This is a fairy tale for all of us. We just need to remember which role we have to play.
It isn’t difficult to know where to start when speaking of Jen Wang’s new graphic novel, The Prince and the Dressmaker. The book is beautiful, from cover to cover and edge to edge. The colors pop on every page, drawing attention to the exquisite designs layered throughout the chapters, and the characters are lively and fluid. Where things become more difficult to put into words is in describing the story itself, the emotion it causes, and the impact it should, and most surely will, have.
The Prince and the Dressmaker is a fairy tale. To fully appreciate this book, cover to cover, this idea must remain central. The story is impossible. It is wonderful. It is glorious and lovely and completely impossible. Hence, fairy tale. A young dressmaker is plucked from obscurity to work for a secret client who turns out, very quickly, to be the crown prince Sebastian. Sebastian, you see, enjoys the beauty of dresses and wants the daring young Frances to design gowns that will be the envy of all Paris. Sebastian premieres as Lady Crystallia in a beauty pageant, winning the admiration of all for her grace and style.
Of course, as most fairy tales go, the secret plan, known only to the two and Sebastian’s bodyman, succeeds beyond their wildest dreams. They begin a friendship as well as a partnership that blossoms along with Frances’ designs. Eventually, the seams begin to fray as Frances realizes that she could never be the seamstress for Lady Crystallia and be seen with Prince Sebastian and start a real career in fashion. Sebastian does not wish to marry any of the young princesses his father parades before him who would never understand nor accept his secret life. Frances leaving his side and his secret coming out in humiliating fashion come shortly after.
At this point, I forgot that this book is a fairy tale. Sebastian disappears. Frances is given all of the garments she designed and sewed for him. Upon entering the palace to collect them, she finds the King, saddened and drinking over the loss of his son, both in actuality and metaphorically. He asks all the questions a confused and distraught parent would ask. “What did I do wrong?” “How could I have missed the signs?” “Why was he confused?” “What was he missing?” Because it is a fairy tale, Frances has the right answers. The peasant girl can speak to the King, tell him he was wrong and the world becomes right again.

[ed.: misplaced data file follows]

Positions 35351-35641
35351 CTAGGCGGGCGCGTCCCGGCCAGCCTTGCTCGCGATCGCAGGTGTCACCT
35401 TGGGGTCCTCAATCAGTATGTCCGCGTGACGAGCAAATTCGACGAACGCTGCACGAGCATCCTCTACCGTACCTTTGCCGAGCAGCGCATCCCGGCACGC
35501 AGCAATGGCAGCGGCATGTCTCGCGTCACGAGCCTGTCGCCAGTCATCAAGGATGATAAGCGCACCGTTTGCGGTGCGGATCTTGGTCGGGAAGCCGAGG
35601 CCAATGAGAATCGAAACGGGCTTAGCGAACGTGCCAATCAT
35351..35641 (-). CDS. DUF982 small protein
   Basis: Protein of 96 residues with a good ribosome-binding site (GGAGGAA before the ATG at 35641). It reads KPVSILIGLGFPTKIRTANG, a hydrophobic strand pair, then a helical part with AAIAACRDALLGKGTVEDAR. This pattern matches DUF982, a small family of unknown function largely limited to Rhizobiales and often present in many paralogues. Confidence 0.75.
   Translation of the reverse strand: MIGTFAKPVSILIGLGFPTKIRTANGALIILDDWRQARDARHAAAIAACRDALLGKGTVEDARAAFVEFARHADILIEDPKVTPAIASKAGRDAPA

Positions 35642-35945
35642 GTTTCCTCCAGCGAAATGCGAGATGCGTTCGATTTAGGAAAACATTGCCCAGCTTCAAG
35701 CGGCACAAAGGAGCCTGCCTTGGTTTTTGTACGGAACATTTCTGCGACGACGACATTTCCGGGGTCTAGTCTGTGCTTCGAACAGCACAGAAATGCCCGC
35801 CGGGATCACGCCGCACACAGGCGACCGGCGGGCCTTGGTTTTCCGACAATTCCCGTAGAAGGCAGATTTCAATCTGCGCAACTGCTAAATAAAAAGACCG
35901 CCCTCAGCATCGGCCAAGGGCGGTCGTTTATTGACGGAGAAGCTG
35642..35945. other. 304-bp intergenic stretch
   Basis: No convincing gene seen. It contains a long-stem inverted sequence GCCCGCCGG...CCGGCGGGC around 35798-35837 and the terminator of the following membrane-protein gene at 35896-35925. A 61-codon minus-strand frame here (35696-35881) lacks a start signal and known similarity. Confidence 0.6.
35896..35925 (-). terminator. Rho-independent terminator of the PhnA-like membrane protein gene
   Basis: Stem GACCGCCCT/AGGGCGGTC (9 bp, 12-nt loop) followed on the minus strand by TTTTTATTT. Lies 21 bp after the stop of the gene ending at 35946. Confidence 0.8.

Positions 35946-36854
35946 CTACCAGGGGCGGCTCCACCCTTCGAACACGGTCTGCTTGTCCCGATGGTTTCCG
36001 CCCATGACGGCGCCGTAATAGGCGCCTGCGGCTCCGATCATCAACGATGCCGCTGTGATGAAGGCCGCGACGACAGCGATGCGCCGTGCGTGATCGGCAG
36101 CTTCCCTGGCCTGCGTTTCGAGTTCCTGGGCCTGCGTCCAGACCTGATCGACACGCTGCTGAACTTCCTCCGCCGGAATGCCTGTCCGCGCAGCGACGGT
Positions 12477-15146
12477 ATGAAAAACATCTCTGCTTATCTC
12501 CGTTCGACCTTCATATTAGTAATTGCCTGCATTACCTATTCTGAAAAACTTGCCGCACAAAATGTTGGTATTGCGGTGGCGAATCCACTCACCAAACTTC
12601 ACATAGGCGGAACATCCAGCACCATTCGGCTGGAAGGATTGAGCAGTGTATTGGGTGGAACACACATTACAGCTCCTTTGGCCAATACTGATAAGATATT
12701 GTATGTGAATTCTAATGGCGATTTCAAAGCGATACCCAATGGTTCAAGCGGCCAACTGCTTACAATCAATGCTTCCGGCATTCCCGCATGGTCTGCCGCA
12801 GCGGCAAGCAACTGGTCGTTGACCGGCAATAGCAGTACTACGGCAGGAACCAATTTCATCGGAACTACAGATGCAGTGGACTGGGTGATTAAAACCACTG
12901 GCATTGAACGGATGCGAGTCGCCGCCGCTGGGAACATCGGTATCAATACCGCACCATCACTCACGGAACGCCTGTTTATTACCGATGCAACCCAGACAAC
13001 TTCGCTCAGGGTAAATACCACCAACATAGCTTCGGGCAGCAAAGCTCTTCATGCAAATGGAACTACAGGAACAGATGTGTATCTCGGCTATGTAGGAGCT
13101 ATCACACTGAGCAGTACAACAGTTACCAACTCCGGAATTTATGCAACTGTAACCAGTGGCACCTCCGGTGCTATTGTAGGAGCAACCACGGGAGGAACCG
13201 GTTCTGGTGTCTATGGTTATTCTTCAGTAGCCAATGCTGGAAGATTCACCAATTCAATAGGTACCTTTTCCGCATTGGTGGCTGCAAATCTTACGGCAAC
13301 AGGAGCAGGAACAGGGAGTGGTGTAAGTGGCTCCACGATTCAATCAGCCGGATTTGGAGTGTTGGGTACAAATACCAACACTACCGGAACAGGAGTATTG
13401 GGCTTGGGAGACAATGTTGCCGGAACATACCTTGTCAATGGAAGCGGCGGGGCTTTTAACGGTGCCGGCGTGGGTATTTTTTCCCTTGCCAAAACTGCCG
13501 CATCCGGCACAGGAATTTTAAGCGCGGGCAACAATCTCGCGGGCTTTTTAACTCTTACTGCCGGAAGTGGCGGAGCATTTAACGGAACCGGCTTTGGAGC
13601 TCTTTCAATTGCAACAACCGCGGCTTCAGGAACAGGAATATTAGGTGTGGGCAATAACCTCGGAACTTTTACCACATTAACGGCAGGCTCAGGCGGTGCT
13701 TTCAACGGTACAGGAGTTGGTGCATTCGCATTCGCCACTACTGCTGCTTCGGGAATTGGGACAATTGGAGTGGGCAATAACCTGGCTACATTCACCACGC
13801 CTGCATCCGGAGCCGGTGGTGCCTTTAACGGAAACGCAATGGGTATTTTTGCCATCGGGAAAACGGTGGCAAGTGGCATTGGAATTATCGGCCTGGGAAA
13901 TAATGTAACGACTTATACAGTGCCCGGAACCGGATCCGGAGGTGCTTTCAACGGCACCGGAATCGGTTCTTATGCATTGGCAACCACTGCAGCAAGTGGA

The other thing fairy tales have is the obligatory happy ending. I confess, as an ally, but not a person with personal experience in coming out, I reacted poorly to the ending the first time through. I was upset at the magic of the ending, how everything worked out for everyone. How the King came to the right conclusion, accepting his son for who he truly was, standing up to those who would insult and belittle him. How the budding romantic potential came to fruition finally, wrapped in an embrace and another in a long, long line of beautiful gowns. I forgot that it was a fairy tale.
This is the ending I imagine all young people struggling with identity hope for. It’s an ending that shows who a parent should be. I reacted from a point of view I have no experience in or right to. So I read the book again. I’m a father of two young boys. I’m not Sebastian and I never will be. I’m the King. Who would I be in this same situation? Who would I be if my son were outed in front of me? What would I ask, what would I say, what would I do? God, I hope I can be half the father the King turned out to be. This is a fairy tale for all of us. We just need to remember which role we have to play.